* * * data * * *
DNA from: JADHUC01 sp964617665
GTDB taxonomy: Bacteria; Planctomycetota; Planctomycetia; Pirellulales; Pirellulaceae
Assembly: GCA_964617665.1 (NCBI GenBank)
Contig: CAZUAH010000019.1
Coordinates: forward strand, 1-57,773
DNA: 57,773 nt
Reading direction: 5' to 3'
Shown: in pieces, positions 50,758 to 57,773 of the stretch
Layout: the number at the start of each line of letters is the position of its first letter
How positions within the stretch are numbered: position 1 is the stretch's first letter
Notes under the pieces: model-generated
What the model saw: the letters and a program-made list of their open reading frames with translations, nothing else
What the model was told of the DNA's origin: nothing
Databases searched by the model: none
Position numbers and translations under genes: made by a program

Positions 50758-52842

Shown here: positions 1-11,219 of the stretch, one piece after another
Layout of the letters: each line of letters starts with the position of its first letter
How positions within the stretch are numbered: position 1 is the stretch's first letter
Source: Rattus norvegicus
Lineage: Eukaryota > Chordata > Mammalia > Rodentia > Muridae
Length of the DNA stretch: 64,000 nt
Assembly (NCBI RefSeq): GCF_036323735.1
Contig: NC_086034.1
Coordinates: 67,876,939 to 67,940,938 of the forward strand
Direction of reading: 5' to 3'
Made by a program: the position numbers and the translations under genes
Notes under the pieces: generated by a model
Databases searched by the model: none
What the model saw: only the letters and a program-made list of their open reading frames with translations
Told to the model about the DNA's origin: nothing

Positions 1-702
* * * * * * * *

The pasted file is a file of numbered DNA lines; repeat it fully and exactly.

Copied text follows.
DNA from: JADHUC01 sp964617665
GTDB taxonomy: Bacteria; Planctomycetota; Planctomycetia; Pirellulales; Pirellulaceae
Assembly: GCA_964617665.1 (NCBI GenBank)
Contig: CAZUAH010000019.1
Coordinates: forward strand, 1-57,773
DNA: 57,773 nt
Reading direction: 5' to 3'
Shown: in pieces, positions 50,758 to 57,773 of the stretch
Layout: the number at the start of each line of letters is the position of its first letter
How positions within the stretch are numbered: position 1 is the stretch's first letter
Notes under the pieces: model-generated
What the model saw: the letters and a program-made list of their open reading frames with translations, nothing else
What the model was told of the DNA's origin: nothing
Databases searched by the model: none
Position numbers and translations under genes: made by a program

Positions 50758-52842

Shown here: positions 1-11,219 of the stretch, one piece after another
Layout of the letters: each line of letters starts with the position of its first letter
How positions within the stretch are numbered: position 1 is the stretch's first letter
Source: Rattus norvegicus
Lineage: Eukaryota > Chordata > Mammalia > Rodentia > Muridae
Length of the DNA stretch: 64,000 nt
Assembly (NCBI RefSeq): GCF_036323735.1
Contig: NC_086034.1
Coordinates: 67,876,939 to 67,940,938 of the forward strand
Direction of reading: 5' to 3'
Made by a program: the position numbers and the translations under genes
Notes under the pieces: generated by a model
Databases searched by the model: none
What the model saw: only the letters and a program-made list of their open reading frames with translations
Told to the model about the DNA's origin: nothing

Positions 1-702